Mercedes-AMG GTR 2017

All is quiet on the northern front. Normally, on a weekday afternoon, the Nürburgring Nordschleife would be crowded with prototypes being tested or the exotica of a high-end track day. Instead we arrive to find it completely deserted, with the only car authorized to use the 12.9-mile-long track being the almost painfully green Mercedes-AMG GT R that is currently sitting silent in the short pit lane. Mercedes must have written a sizable check for exclusive access, the famous circuit booked to give us a taste of its 577-hp range-topper’s capabilities.

Mercedes-AMG GTR Video:

Mercedes-AMG GTR is in its spiritual, if not corporeal, home. We might be 191 miles from AMG’s base in Affalterbach, but every part of this car has been designed to perform here, especially against the clock. The R is wearing a bright metallic shade of paint that puts us in mind of a streaking frog, officially known as Green Hell Magno. This is a reference to Jackie Stewart’s famous description of what the Nürburgring was back in its driver-slaying heyday (we hope he’s getting a licensing fee) and evidence of the obsession with the place that grips the auto industry.

The ’Ring Is the Thing

As cars have gotten faster, it has become harder to distinguish them through raw performance statistics. Straight-line metrics such as acceleration and even top-speed numbers are losing their relevance in a world where top sports cars routinely hit 60 mph in three seconds and many can do 200 mph. Hence the importance placed on setting lap times of the Nordschleife.

This place is a historical anomaly, a circuit designed to show off the monstrous speed of prewar Grand Prix cars and long since adjudged too dangerous for more powerful motorsport categories. Nothing faster than GT3 cars competes here these days, and the Nordschleife’s main function is as a dynamic playground for chassis engineers and, through the Tourist Driving sessions when anyone can have a lap in return for 29 euros, to keep YouTube stocked with crash videos.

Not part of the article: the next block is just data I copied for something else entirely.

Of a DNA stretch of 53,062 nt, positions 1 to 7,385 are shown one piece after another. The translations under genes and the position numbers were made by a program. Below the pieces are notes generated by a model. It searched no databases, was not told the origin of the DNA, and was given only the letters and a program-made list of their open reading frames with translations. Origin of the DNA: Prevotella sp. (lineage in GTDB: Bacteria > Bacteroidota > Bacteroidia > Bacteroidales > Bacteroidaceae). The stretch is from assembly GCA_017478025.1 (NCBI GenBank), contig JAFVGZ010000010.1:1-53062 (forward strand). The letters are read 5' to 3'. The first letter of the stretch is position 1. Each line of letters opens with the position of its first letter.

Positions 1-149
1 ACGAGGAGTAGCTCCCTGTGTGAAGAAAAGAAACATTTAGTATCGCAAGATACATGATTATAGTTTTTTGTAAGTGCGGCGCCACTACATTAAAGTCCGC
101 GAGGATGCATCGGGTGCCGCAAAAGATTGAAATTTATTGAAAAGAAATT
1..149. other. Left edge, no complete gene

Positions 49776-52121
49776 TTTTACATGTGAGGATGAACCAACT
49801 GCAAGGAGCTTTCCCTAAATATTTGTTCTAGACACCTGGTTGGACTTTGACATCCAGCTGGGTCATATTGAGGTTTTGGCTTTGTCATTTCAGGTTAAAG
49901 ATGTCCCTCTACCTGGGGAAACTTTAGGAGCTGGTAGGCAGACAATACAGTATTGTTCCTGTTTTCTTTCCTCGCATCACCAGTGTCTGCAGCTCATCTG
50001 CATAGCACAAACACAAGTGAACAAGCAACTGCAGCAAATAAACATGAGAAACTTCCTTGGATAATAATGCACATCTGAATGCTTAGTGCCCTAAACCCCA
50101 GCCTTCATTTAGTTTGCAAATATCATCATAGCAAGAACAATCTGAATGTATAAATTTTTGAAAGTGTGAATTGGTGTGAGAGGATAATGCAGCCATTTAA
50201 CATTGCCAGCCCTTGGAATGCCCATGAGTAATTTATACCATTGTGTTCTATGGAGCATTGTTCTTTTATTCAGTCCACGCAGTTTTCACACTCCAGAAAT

But it has also become the place where everybody wants to set the fastest time. It’s not quite true that the bullshit stops when the stopwatch starts—manufacturers send cars here with unlikely performance options, driven by fearless specialists. Yet a Nordschleife time has become a widely accepted benchmark of relative performance. The fastest road-car time remains that set by the Porsche 918 back in 2013, but everything from SUVs to front-drive hatchbacks vie to be quickest in their segment. There’s even a panel-van record, the nine-minute, 57-second lap turned by a modified Volkswagen Transporter. When it looked as if time setting would be banned last year, there was an uproar.

Enter the GT S

Records aren’t going to be set today, but with Mercedes GT3 driver and ’Ring specialist Thomas Jäger driving, there’s a chance to experience what a fast lap feels like ahead of when the GTR sets its own time in the next couple of weeks.

We also have Frank Emhardt, the development boss of the GT, on hand to talk us around the car. He introduces its movable aerodynamic elements, its upgraded engine, and the rear-steering system that can electrically steer the rear wheels by up to 1.5 degrees. (Read more in our previous deep-dive story.)

Mercedes-AMG GTR is anticipated to go between 20 and 25 seconds quicker than the current GT S, but Emhardt doesn’t attribute the difference to any one thing. “It’s the combination,” he says. “The aero brings more downforce and more confidence, the suspension works better, and the rear steering improves cornering and stability at speed.”

Mercedes-AMG GTR

 

Source caranddriver.com

 

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Mercedes-AMG GTR 2017 All is quiet on the northern front. Normally, on a weekday afternoon, the Nürburgring Nordschleife would be crowded with prototypes being tested or the exotica of a high-end track day. Instead we arrive to find it completely deserted, with the only car authorized to use the 12.9-mile-long...